Tuesday, October 25, 2016

Top Ten Halloween Reads

It's that time of year again! Time to scare yourself so bad you want to leave all the lights on, and when you don't you find yourself imagining a monster crouched by the attic door as you lie motionless in bed, wishing you could go to the bathroom but not wanting your feet to touch the floor, lest the monster charge you as you get out of bed, which is a thing that totally only happens to children and never to mature adults who are married and have jobs and have responsibilities.

*cough*

So without anymore stories that would definitely be embarrassing if they were real, here's what you should be reading for this Halloween:



10.) Bloodwalker by L.X. Cain



Yes, I have already reviewed this. Yes, I am saying this again. Read this book. It is really weird. It's really creepy. It has a murderous clown, which means it is perfect for this year. What's that? You don't like reading about a murderous clown when there's a clown standing out on your lawn? TOO BAD, READ IT ANYWAYS.


9.) Carmilla by J. Sheridan Le Fanu


You know that really nice kid you invited to stay in your house?

AHAHAHAHAHAHAHAHAHA yeah good luck with that.


8.) House of Leaves by Mark Z. Danielwski


The House is bigger on the inside, and about as fun as that time the Other House took over the TARDIS. Will Navidson's film of the House might not be real. Zampano's book about it doesn't really make sense. Johnny Truant might need to see a psychologist for his sex obsession, and also because he's being chased by an imaginary monster. Everyone, whether or not they actually exist, goes crazy anyways. You'll probably go crazy too.


7.) Brimstone by Douglas Preston and Lincoln Child


You say spontaneous combustion, but some say "demonic attack". Tomato, tomahto. And what's this? Our beloved Count Fosco is alive and well after all, and has replaced his real birds with mechanical ones. When people just start cooking from the inside out, you ask Pendergast to look into it, because he's used to weird things happening in New York.


6.) Frankenstein by Mary Shelley


You know, trying to create life by sewing bits and pieces together is generally a bad idea, especially when you're hoping to stop death altogether. On the upside, the monster you create will become eloquent enough to explain why he wants to kill you.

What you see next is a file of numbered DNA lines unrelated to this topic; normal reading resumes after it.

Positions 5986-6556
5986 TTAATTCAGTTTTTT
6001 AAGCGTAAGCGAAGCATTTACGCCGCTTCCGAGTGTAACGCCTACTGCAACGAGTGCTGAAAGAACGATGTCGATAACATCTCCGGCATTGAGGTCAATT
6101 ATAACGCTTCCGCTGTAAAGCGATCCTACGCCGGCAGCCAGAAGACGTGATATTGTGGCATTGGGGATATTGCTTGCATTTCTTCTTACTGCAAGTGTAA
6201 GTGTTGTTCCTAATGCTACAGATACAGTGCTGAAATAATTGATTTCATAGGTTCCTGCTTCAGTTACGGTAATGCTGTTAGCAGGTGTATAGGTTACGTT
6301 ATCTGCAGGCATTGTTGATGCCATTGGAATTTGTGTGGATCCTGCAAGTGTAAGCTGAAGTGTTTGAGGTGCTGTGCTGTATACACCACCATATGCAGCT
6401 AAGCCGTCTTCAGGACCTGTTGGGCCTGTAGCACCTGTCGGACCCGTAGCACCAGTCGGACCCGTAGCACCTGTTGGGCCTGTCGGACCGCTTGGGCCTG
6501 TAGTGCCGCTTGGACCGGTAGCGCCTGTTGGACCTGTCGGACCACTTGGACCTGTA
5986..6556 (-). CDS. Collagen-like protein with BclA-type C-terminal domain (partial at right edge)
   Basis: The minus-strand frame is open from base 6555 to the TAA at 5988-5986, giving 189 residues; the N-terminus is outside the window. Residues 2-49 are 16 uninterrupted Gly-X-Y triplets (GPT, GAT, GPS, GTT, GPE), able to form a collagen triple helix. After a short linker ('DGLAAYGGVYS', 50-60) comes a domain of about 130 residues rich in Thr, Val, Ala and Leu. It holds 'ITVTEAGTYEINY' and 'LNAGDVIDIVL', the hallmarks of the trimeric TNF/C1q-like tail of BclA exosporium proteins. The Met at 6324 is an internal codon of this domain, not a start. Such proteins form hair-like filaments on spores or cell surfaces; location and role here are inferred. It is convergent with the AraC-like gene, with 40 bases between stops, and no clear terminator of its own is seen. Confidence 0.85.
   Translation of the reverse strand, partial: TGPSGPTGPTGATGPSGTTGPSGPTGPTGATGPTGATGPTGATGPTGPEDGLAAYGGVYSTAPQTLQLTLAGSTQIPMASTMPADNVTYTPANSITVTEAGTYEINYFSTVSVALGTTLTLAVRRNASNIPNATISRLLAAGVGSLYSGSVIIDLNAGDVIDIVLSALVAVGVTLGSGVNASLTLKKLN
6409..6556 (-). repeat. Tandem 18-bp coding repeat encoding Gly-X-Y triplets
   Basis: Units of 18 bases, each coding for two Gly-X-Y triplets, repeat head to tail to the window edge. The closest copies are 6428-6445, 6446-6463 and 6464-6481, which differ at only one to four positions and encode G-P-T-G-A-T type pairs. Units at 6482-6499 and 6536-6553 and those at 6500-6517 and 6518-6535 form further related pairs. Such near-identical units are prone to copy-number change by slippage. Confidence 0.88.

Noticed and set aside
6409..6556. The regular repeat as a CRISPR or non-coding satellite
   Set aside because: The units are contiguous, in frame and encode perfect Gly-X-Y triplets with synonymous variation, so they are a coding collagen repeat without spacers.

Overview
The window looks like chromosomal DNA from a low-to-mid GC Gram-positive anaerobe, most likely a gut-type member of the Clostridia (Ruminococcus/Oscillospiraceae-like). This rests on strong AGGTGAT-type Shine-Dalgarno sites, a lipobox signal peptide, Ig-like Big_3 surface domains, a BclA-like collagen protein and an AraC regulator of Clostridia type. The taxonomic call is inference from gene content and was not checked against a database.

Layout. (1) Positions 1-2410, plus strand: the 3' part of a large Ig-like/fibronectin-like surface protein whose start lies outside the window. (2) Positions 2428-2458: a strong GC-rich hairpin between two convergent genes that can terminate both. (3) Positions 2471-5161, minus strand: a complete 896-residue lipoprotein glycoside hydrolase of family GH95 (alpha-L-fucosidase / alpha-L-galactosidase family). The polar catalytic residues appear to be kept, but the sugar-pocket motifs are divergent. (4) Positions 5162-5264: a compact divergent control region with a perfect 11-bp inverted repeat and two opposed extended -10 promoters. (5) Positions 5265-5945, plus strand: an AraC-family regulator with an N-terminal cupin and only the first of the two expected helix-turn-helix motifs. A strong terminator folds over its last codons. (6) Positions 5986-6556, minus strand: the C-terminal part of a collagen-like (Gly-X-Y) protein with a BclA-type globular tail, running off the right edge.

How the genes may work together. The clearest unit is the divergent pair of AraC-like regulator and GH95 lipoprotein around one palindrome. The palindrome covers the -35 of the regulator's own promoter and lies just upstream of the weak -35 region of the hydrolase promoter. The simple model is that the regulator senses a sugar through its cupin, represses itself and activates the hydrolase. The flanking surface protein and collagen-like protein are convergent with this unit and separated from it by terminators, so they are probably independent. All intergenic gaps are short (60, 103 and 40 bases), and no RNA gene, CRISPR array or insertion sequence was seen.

5.) Dracula by Bram Stoker


You know that really nice guy that invited you to stay in his house?

AHAHAHAHAHAHAHAHAHA yeah good luck with that.


4.) Ghost Stories of an Antiquary by M.R. James


These ghosts don't just go "boo". They do really weird things, like inhabit pictures to show you things, or throw parties next door when you're trying to sleep. Why? We don't know. There's a reason Lovecraft liked James so much. His stories are weird.


3.) The Picture of Dorian Gray by Oscar Wilde


Take a little trip into the mind of a nice kid who slowly becomes a sociopath. And also wants immortality, can't forget that one. No supernatural threats, though, just your usual human darkness.


2.) House on the Borderland by William Hope Hodgson


There are pig-men. What? Yes, I don't know, they're just there. They want in your house. It's like a reverse Little Pigs. Also, the house will force you to live through the heat death of the universe. Why? Nope. Not gonna explain it. It just happens.


1.) The Cabinet of Curiosities by Douglas Preston and Lincoln Child


Old victims and new victims alike, all with a certain surgical procedure done to cause death. Of course Pendergast has to get involved. He loves all the weird things. The question is, who is doing this and why?

Okay, you know what, can we just agree that the search for immortality is a questionable one at best? I'm looking at you, actual real scientists that are doing it. Just stop. Find something else to do. What, do you want us to be killed by eloquent monsters and/or Vorlons? Look at this guy. Removing the cauda equina while his victims are still conscious. Who even does that? Read on to find out, I guess.

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